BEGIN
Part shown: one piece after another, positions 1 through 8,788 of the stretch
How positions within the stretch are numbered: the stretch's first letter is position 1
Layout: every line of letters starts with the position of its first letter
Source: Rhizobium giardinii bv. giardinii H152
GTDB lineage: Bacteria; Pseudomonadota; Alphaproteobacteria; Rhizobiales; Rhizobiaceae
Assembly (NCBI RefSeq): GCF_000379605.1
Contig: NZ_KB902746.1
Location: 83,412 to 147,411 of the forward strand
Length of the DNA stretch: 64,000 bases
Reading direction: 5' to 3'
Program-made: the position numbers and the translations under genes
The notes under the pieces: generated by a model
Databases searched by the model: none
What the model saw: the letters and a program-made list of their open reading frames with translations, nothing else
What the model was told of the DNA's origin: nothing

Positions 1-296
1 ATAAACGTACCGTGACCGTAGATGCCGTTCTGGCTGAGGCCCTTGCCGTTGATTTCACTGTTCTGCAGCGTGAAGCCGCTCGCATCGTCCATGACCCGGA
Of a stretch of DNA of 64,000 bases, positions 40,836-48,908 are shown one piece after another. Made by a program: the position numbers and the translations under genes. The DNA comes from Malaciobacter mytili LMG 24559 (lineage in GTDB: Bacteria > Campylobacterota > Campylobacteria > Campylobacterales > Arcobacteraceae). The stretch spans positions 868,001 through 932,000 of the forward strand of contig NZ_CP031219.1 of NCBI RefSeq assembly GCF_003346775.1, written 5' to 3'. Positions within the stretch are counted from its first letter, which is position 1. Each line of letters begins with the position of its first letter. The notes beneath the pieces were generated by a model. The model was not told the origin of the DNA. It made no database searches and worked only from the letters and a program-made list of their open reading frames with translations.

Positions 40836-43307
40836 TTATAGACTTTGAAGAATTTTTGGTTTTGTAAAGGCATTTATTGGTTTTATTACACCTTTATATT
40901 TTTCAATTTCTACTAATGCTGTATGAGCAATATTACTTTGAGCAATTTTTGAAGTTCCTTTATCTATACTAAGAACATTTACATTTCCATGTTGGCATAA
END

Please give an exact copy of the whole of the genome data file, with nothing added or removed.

Part shown: one piece after another, positions 1 through 8,788 of the stretch
How positions within the stretch are numbered: the stretch's first letter is position 1
Layout: every line of letters starts with the position of its first letter
Source: Rhizobium giardinii bv. giardinii H152
GTDB lineage: Bacteria; Pseudomonadota; Alphaproteobacteria; Rhizobiales; Rhizobiaceae
Assembly (NCBI RefSeq): GCF_000379605.1
Contig: NZ_KB902746.1
Location: 83,412 to 147,411 of the forward strand
Length of the DNA stretch: 64,000 bases
Reading direction: 5' to 3'
Program-made: the position numbers and the translations under genes
The notes under the pieces: generated by a model
Databases searched by the model: none
What the model saw: the letters and a program-made list of their open reading frames with translations, nothing else
What the model was told of the DNA's origin: nothing

Positions 1-296
1 ATAAACGTACCGTGACCGTAGATGCCGTTCTGGCTGAGGCCCTTGCCGTTGATTTCACTGTTCTGCAGCGTGAAGCCGCTCGCATCGTCCATGACCCGGA
Of a stretch of DNA of 64,000 bases, positions 40,836-48,908 are shown one piece after another. Made by a program: the position numbers and the translations under genes. The DNA comes from Malaciobacter mytili LMG 24559 (lineage in GTDB: Bacteria > Campylobacterota > Campylobacteria > Campylobacterales > Arcobacteraceae). The stretch spans positions 868,001 through 932,000 of the forward strand of contig NZ_CP031219.1 of NCBI RefSeq assembly GCF_003346775.1, written 5' to 3'. Positions within the stretch are counted from its first letter, which is position 1. Each line of letters begins with the position of its first letter. The notes beneath the pieces were generated by a model. The model was not told the origin of the DNA. It made no database searches and worked only from the letters and a program-made list of their open reading frames with translations.

Positions 40836-43307
40836 TTATAGACTTTGAAGAATTTTTGGTTTTGTAAAGGCATTTATTGGTTTTATTACACCTTTATATT
40901 TTTCAATTTCTACTAATGCTGTATGAGCAATATTACTTTGAGCAATTTTTGAAGTTCCTTTATCTATACTAAGAACATTTACATTTCCATGTTGGCATAA